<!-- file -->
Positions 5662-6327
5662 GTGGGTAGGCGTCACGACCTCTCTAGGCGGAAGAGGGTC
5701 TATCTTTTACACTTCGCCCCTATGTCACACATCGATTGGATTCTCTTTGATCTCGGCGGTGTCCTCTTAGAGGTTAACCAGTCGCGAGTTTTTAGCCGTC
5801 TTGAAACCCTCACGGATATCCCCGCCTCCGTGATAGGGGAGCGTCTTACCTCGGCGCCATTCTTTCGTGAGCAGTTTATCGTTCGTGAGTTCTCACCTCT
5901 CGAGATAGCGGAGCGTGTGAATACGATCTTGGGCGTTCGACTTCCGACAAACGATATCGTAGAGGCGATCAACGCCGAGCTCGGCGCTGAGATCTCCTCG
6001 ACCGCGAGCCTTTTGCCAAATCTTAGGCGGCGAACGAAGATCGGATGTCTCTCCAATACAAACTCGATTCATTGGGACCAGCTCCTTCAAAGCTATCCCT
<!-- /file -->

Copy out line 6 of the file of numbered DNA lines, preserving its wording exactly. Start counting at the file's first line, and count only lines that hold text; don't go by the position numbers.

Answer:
6001 ACCGCGAGCCTTTTGCCAAATCTTAGGCGGCGAACGAAGATCGGATGTCTCTCCAATACAAACTCGATTCATTGGGACCAGCTCCTTCAAAGCTATCCCT